James Hardie Industries will attempt to push through a hefty January price rise for its building products in the US, in a bid to boost profits and offset its asbestos liability costs reports the Sydney Morning Herald. After reaching an in-principle agreement last week to pay $1.5 billion in compensation to asbestos victims over the next 70 years, James Hardie will now move to raise the prices of its US fibre cement products by up to 10 per cent.
Shares in the fibre cement maker ended last week 52c or 8.7 per cent higher at $6.65, as investors expressed relief that Hardie had agreed to divert 35 per cent of its cash flows to victims, while still protecting the bulk of its expansion plans in the US. Hardie will still have enough capital to build one plant a year to continue its push into the US.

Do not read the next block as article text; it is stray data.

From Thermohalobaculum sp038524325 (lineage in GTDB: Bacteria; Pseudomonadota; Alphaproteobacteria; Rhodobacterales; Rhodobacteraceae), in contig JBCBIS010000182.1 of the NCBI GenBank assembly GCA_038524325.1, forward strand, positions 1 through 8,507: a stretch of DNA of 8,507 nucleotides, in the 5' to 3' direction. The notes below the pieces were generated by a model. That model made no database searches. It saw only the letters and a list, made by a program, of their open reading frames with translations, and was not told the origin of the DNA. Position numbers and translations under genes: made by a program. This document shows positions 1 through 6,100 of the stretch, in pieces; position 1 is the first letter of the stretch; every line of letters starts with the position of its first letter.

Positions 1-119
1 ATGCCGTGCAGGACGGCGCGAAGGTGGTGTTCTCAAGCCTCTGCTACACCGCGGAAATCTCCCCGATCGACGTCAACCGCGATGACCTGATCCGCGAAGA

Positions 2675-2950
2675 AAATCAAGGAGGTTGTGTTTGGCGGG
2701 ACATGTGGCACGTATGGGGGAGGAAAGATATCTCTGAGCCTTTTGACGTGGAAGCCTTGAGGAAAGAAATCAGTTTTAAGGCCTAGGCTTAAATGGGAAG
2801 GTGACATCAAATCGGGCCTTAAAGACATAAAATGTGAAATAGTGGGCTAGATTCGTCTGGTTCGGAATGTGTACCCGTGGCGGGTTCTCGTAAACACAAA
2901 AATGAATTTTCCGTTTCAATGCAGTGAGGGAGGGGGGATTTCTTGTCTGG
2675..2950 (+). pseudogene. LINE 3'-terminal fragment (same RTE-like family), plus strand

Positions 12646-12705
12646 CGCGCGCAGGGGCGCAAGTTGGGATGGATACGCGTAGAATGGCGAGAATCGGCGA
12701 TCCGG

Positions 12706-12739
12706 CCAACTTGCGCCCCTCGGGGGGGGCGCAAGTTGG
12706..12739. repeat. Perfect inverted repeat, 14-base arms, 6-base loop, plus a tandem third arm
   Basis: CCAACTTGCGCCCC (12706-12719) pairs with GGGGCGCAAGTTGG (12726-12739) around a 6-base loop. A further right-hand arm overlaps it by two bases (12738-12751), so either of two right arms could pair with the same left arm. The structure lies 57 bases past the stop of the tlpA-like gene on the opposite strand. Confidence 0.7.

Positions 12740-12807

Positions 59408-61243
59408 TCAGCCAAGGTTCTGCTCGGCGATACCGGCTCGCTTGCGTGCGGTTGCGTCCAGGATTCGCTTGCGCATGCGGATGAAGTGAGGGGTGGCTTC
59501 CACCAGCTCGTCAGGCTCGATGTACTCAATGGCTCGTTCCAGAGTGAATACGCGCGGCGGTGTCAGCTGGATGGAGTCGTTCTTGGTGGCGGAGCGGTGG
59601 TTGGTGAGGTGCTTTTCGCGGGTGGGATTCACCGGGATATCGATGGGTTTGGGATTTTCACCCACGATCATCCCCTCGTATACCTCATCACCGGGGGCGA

After reporting a 24 per cent slump in second-quarter net profits to $US24.8m (A$32.4m) last month, Hardie told analysts at a briefing in Orlando, Florida this month that it would push for an average six per cent price increase for its products next month. This comes on top of the company’s strategy to draw customers to more expensive products, one being its pre-painted fibre cement siding ColorPlus, which was introduced in early 2002. Hardie has already managed to boost the average selling price of its products by 24 per cent since 1999.
Hardie meanwhile has attempted to put its recent poor second-quarter profit slump behind it, which it blamed on higher raw material and freight costs associated with operational problems at three of its US plants. At the Orlando briefing, Hardie reiterated its plans to increase its share of the US exterior siding market from 12 to 35 per cent.